But, in addition, the Supreme Court’s inability to rule on the case, underscores the importance of the upcoming elections. The new President will be responsible for the new Supreme Court’s appointments –three of the court’s justices are over 78 years old – and, thus, can significantly alter the court’s ideological balance and the future of immigration policy. Presumptive Republican nominee Donald Trump has adopted a hard line on immigration, vowing to deport the estimated 11 million undocumented immigrants currently residing in the country, including “dreamers” –the young undocumented immigrants who benefited from DACA. He has also promised to build a wall along the US-Mexico border that keeps on getting taller by the day and that, supposedly, Mexico will pay for. In contrast, the presumptive Democratic nominee Hillary Clinton has supported President Obama’s executive actions on immigration and has promised to work on and help enact a much needed comprehensive immigration reform within her first 100 days in office. The stark divide in their immigration positions is likely to influence an increasingly diverse electorate.
It has been estimated that 2.25 million of the 6.3 million US citizens living in the same household as a DAPA-eligible relative will be eligible to vote by 2020. Because this is one of the fastest growing segments of the electorate, they will inevitably constitute a rapidly rising political force whose response to immigration policy might be crucial in future national, as well as many state and local elections. After all, they are likely to have a personal connection to immigration policy and to the struggles associated with residing in a household subjected to the fear, anxiety, and financial hardships associated with tougher enforcement, all of which can impact their political participation.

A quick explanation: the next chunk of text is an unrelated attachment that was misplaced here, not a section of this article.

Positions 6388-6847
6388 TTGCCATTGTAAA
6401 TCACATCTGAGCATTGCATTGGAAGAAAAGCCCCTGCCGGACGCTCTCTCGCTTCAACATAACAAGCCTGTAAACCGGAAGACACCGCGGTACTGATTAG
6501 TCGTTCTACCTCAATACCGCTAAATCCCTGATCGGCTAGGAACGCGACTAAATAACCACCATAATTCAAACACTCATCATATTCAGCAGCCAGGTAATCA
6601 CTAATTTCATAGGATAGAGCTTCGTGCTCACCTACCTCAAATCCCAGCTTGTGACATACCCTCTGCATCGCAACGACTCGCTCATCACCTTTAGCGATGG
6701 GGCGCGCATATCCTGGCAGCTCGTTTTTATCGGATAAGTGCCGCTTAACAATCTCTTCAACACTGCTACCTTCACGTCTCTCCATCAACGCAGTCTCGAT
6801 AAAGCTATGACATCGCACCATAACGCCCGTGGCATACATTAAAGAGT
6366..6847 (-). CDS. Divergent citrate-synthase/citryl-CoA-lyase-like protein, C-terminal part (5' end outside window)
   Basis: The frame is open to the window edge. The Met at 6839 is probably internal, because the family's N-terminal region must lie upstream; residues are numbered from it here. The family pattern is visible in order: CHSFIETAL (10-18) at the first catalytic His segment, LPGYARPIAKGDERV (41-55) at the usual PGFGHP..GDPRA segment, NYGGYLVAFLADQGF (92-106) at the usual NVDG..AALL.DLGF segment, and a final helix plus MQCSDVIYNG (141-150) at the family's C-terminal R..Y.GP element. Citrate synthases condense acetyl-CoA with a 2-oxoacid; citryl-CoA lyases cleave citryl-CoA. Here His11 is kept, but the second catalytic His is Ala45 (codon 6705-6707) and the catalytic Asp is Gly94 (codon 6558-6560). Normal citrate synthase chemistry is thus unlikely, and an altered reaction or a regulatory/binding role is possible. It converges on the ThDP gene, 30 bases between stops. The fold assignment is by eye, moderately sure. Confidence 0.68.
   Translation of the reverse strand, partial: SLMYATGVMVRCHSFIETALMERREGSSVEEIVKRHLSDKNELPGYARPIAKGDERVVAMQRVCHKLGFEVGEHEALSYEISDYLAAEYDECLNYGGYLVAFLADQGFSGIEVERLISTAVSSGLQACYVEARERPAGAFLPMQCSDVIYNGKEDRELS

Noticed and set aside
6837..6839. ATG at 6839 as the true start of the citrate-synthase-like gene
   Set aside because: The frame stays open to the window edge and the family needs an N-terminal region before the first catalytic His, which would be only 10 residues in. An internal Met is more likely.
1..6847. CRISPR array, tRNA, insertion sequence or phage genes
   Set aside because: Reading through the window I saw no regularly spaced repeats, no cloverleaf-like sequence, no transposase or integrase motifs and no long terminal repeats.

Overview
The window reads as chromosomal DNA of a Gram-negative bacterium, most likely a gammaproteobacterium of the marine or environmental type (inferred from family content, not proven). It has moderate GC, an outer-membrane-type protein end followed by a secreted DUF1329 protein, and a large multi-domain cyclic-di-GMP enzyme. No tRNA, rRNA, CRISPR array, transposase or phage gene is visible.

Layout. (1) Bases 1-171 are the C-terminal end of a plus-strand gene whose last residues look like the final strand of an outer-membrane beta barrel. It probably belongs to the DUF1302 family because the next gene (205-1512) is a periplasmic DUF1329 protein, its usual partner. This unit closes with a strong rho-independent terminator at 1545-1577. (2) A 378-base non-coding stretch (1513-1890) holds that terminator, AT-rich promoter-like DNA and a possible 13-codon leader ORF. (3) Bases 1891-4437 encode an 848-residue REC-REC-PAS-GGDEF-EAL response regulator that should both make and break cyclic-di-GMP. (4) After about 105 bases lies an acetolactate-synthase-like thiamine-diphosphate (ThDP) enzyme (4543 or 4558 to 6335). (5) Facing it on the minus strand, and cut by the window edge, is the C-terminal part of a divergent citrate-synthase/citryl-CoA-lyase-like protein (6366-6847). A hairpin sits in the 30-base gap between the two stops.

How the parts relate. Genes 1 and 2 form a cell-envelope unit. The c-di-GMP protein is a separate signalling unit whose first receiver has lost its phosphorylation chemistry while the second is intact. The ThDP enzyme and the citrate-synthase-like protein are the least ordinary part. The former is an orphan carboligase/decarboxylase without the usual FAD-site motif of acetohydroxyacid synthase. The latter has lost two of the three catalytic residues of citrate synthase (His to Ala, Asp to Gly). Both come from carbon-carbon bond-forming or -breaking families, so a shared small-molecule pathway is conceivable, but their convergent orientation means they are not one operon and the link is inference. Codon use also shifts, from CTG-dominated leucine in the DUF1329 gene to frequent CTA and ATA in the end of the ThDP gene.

So much is at stake in the upcoming elections. Until then, unfortunately, not much will be achieved on immigration policy.
Note: This article gives the views of the author, and not the position of USAPP– American Politics and Policy, nor of the London School of Economics.
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Catalina Amuedo-Dorantes – San Diego State University
Catalina Amuedo-Dorantes is a Professor at the Department of Economics, San Diego State University, California. Her primary research area is labor economics, with a focus on contingent work, immigration policy, undocumented immigrants and remittances.